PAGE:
• • A living thing always dies. A living thing has a life to live and this life ends eventually. Senescence refers to biological aging. It is when a living thing gradually deteriorates over a period of time. The organism gradually loses its ability to function and further it dies.



  • Classification of living things:

    Living things were initially classified as a plant or an animal. While both plants and animals are eukaryotic, they are distinguished based on their defining characteristics. For example, mode of nutrition, cellular features etc.

    Animals are basically living organisms that are motile and heterotrophic whereas plants are those that are non-motile, photosynthetic, and have a cell wall. However, bacteria are neither plants nor animals mainly because they are prokaryotes.

    The bacteria and archaea contain only single-celled organism. Both archaea and bacteria have cell walls, but their cell walls are made up of different materials. They lack a nucleus.

    The classification of living things includes 7 levels namely: kingdom, phylum, classes, order, families, genes, and species.

    Kingdoms:

    The most fundamental classification of living things is kingdoms. There are five kingdoms currently. The living things are placed into certain kingdom based on how they acquire their food, types of cells they make the body, and the number of cells they contain.

    Phylum:

    The phylum is the next level in the classification of living things followed by the kingdom. It is an attempt to find some kind of physical resemblance among organisms within a kingdom. These physical similarities suggest that there is a common ancestry among the organisms in a particular phylum.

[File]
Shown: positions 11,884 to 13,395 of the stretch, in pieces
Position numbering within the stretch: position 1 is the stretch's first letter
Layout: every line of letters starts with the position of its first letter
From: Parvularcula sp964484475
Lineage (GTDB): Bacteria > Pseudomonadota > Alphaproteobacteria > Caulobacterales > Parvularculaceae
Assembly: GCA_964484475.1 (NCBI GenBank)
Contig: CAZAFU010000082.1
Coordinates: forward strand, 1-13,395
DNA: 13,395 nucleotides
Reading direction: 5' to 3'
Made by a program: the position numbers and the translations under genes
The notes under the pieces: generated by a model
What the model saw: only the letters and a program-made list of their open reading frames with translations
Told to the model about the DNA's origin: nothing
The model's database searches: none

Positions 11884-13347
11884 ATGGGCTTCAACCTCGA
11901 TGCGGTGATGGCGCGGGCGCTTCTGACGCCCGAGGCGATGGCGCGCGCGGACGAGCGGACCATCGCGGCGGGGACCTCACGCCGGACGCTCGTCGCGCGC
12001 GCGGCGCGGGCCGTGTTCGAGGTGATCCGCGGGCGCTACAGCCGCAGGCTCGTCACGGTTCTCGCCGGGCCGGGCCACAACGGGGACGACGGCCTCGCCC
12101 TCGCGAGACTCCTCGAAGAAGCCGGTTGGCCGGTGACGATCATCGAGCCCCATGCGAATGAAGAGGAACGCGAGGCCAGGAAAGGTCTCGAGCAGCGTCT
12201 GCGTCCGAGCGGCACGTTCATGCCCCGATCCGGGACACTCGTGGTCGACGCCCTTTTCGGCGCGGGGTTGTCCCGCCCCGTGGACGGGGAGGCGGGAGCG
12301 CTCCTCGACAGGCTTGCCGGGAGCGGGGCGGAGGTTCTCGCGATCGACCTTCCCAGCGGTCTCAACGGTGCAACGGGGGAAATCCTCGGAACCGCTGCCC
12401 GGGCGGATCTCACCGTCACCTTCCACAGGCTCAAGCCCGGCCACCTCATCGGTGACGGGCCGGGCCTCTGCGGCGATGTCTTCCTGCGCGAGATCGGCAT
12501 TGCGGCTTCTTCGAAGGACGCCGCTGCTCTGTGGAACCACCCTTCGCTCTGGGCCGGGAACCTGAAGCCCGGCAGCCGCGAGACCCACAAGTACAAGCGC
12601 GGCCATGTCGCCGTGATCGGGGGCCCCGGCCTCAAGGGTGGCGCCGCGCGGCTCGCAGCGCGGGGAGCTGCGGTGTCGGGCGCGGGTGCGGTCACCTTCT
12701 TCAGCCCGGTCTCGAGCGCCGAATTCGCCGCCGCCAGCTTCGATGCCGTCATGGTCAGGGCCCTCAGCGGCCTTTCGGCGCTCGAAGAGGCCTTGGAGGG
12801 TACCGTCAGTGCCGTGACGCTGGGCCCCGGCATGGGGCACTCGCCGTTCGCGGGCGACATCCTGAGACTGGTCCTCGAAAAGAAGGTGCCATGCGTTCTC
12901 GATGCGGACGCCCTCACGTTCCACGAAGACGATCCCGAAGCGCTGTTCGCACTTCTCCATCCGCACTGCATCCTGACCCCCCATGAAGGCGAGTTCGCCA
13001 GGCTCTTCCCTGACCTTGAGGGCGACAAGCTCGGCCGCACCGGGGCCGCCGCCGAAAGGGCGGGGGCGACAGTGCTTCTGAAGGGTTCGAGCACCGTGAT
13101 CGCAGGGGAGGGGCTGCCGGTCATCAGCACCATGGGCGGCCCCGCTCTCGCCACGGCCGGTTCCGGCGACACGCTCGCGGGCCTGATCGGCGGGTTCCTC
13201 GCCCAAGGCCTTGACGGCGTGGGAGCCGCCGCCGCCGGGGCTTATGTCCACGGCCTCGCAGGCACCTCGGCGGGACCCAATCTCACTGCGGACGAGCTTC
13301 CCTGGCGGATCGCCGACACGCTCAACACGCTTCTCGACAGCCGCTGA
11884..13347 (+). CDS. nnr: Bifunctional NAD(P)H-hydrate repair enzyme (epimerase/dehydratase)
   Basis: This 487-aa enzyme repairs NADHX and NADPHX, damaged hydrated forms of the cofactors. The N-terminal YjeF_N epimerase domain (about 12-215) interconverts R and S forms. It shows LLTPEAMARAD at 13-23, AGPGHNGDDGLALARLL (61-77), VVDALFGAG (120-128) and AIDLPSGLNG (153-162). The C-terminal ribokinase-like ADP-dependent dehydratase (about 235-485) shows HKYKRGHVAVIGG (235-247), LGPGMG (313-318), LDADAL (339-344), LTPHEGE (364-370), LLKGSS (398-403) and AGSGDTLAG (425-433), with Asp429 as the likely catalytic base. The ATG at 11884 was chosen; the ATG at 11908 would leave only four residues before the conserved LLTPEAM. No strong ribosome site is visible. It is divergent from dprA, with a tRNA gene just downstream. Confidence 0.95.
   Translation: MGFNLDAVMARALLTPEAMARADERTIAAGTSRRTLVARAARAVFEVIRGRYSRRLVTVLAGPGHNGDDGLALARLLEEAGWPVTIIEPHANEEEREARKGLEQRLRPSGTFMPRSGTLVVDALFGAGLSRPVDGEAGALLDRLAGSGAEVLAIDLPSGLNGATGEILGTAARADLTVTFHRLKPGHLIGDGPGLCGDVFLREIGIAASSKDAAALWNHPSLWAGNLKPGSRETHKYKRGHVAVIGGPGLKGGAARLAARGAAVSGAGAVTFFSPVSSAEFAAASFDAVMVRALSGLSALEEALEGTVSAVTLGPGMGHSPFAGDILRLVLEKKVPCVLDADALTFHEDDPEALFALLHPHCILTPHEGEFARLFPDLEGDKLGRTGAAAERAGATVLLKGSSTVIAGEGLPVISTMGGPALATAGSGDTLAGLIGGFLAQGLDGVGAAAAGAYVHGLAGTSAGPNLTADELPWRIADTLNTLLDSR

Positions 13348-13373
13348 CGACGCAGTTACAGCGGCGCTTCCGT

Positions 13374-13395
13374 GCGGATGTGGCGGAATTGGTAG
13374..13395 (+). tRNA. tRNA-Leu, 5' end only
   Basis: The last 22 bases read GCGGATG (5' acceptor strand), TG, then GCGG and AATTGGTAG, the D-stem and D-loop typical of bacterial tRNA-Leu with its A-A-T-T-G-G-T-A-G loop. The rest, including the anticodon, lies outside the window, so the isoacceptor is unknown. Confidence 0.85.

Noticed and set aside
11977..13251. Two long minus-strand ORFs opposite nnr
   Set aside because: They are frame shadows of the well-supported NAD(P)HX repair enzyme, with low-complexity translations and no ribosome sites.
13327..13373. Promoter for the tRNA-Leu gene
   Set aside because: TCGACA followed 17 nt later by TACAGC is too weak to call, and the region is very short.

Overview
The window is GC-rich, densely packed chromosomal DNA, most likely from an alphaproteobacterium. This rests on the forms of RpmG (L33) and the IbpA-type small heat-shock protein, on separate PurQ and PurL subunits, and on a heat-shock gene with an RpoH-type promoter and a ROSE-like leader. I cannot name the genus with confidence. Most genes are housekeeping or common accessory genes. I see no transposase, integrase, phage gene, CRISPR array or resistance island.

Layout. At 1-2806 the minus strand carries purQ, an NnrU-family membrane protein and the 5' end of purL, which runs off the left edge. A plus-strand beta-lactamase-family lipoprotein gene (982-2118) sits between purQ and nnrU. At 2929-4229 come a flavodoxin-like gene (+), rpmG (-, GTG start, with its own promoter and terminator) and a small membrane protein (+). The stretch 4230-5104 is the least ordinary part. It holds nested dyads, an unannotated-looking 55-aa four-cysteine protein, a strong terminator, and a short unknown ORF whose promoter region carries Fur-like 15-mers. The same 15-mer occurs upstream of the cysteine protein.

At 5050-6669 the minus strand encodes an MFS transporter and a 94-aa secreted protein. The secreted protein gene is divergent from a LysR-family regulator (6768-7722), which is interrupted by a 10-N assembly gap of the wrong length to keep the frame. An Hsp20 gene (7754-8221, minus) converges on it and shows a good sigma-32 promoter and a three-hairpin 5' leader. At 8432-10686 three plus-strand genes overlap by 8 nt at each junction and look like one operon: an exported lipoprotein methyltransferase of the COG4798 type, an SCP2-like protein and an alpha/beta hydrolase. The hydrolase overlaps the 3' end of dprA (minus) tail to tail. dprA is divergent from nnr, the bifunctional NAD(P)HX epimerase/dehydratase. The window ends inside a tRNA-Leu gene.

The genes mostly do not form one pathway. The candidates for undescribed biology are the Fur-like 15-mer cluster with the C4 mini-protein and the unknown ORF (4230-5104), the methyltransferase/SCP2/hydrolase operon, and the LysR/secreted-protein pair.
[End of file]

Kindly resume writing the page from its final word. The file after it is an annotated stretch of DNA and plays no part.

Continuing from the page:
Classes:

    Classes are the way to further subdivide organisms of a phylum. The organisms of a class have even more in common than those in an entire phylum. Humans belong to the mammal class because they drink milk as a baby.

    Order:

    Orders in each class are further broken down into order. A taxonomy key is used to determine to which the organism belong to. A taxonomy key is nothing but a checklist of the characteristics that determine how the organisms are grouped together.

    Families:

    Orders are divided into families. Organisms within a family have more in common than with organisms in any classification level about it. Because offamiliarity, the organisms of a family are said to be related to each other. Humans are in the Hominidae family.

    Genus:

    Genus is a way to characterize the generic name for an organism. The genus classification is very specific so there are lesser organisms within each one. For this reason there are a lot of different genera among both animals and plants. When using taxonomy to name an organism, the genus is used to complete the first part of its two-part name.

    Species:

    Species are as specific as you can get. It is the lowest and most exacting level of classification of living things. The main pattern for an organism to be placed in a particular species is theability to breed with other organisms of that same species. The species of an organism regulate the second part of its two-part name.



    Properties of the five kingdoms:

    The properties of the five kingdoms are as follows:

    Monera:

    The cell type is prokaryotic. The cell wall is present and it is non-cellulosic. The nuclear membrane is absent. It is a unicellular organism and the mode of nutrition is autotrophic and heterotrophic. Bacteria are an example of an organism in themonera kingdom.

    Protista:

    The cell type is eukaryotic. The cell wall is present. The nuclear membrane is also present. It is a unicellular organism and the mode of nutrition is autotrophic.

    Fungi:
    The cell type is eukaryotic. The cell wall is present. The nuclear membrane is also present and it is a multicellular organism and the mode of nutrition is heterotrophic. Example mushroom is a fungus. They cannot make their own food.

    Plantae:

    The cell type is eukaryotic. The cell wall is non-cellulosic. The nuclear membrane is present. The organism is tissue or organ. The mode of nutrition is autotrophic. Examples are plants, trees, and a bush.

    Animalia:

    The cell type is eukaryotic. The cell wall is absent. The nuclear membrane is present. The organism is a tissue or organ or organ system. The mode of nutrition is heterotrophic.